THE sight of a shark washed up on a stretch of sand locals call Hungry presented more than a few challenges for professional photographer Ruth Fahey. And it wasn’t just any shark, it was a great white, no less!
Ruth grabbed her camera phone and captured something few Coffs Coast locals have ever witnessed.
“I was walking along Hungry Head Beach on Friday morning when I stumbled across the shark, well out of the water in the high tide zone,” Ms Fahey said.
Then the bizarre and nerve-jangling rescue attempt began as two men attempted to haul the ocean’s top predator back to safety.
“As it was threshing about, they tried first to dig the sand away beneath it to refloat it but ended up man-handling it back into the water. It was still very sluggish when they got to knee deep water so the surfer waded it out until he was waist deep.”
“The shark slowly swam away... much slower than the surfer exited the vicinity.”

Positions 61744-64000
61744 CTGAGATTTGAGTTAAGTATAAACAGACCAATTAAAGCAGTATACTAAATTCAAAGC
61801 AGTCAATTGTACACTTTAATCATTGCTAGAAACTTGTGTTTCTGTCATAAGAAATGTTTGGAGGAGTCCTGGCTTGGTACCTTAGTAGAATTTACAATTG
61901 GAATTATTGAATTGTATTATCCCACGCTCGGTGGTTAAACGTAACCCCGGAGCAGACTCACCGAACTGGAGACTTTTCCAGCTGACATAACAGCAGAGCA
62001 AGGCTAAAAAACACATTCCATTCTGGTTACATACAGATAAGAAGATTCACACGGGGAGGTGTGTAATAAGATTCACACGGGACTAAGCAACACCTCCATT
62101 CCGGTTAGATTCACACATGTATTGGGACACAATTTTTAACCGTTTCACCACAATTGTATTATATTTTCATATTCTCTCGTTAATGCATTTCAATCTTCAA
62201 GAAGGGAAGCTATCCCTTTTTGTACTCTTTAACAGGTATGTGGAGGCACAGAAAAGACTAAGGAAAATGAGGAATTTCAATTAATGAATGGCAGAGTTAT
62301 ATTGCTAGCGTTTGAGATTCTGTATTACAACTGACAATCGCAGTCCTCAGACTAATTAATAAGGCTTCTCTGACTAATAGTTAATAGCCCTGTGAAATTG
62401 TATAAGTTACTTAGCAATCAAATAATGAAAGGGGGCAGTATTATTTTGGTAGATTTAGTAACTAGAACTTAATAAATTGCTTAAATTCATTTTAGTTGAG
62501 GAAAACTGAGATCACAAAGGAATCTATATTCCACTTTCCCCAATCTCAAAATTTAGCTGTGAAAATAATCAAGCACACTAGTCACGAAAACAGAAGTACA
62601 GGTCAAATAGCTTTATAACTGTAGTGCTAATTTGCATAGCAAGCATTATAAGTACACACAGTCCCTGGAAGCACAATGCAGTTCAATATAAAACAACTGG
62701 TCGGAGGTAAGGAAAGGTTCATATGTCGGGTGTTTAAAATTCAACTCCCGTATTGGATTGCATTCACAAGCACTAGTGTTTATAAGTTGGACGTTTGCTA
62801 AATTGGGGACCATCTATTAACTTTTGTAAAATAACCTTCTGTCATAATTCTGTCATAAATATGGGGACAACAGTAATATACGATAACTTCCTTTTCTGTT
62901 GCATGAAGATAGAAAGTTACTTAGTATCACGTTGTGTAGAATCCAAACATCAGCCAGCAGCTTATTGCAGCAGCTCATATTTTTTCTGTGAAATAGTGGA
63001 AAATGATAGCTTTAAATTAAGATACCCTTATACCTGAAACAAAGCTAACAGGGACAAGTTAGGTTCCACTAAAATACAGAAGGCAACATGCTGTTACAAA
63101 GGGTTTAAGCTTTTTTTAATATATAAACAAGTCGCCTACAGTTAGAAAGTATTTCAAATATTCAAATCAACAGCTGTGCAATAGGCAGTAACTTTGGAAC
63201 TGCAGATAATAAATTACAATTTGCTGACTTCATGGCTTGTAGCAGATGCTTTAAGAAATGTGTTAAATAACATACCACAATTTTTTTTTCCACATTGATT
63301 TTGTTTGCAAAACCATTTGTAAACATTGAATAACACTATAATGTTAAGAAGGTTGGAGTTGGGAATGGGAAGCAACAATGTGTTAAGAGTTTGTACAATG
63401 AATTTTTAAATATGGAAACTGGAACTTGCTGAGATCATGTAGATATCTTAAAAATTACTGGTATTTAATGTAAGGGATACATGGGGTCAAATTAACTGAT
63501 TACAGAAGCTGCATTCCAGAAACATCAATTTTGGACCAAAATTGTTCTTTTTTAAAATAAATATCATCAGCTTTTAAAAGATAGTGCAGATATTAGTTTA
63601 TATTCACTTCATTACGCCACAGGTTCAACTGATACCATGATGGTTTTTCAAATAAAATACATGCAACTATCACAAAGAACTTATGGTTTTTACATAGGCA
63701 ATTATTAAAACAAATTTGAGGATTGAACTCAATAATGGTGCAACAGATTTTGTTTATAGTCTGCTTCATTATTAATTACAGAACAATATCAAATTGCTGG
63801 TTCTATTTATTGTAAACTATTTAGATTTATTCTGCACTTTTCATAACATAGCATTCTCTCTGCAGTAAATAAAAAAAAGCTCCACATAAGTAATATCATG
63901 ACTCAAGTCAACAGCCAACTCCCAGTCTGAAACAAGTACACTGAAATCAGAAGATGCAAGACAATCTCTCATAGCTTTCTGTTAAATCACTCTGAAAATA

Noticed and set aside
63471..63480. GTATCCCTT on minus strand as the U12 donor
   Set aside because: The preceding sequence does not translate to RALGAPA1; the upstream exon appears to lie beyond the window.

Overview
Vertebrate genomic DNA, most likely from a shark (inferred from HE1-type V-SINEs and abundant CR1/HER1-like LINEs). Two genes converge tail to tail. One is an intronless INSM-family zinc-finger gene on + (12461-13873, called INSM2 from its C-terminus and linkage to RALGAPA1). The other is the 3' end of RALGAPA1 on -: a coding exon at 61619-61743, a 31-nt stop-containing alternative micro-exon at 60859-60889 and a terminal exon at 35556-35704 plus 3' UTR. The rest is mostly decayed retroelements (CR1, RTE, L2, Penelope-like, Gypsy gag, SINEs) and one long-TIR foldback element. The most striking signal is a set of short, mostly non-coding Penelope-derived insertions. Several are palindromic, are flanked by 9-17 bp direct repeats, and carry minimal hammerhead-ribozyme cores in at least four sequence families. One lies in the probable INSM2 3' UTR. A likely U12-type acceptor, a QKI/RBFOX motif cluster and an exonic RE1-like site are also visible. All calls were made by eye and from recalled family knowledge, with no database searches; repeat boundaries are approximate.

After their bold and brave attempts, sadly, the story has an unhappy ending.
Possibly pursuing bait fish, the juvenile male somehow managed to beach itself again hours later and failed to free itself.
“I can confirm it was a great white from talking to the people who found it. We believe it may have come back on the beach sometime on Friday night,” said fisheries officer Nick Giles.
“I saw it on Monday morning and someone had removed the jaws. The great white is a threatened species and it is an offence to harm them and also to possess any part of them.
“The fine is $220,000, two years in jail or both. An anonymous surrender of the jaw would be a good thing to the fisheries office at Coffs Harbour Marina.” Ms Fahey, who returned to her home town of Urunga two years ago after working as a photographer in the outback, said the experience was somewhat surreal.
“It really did seem very menacing and yet beautiful at the same time. It was the first time I’d come that close to such a big shark, but what struck me as funny was that after helping it back into the water, the surfer then paddled back out to catch some waves.”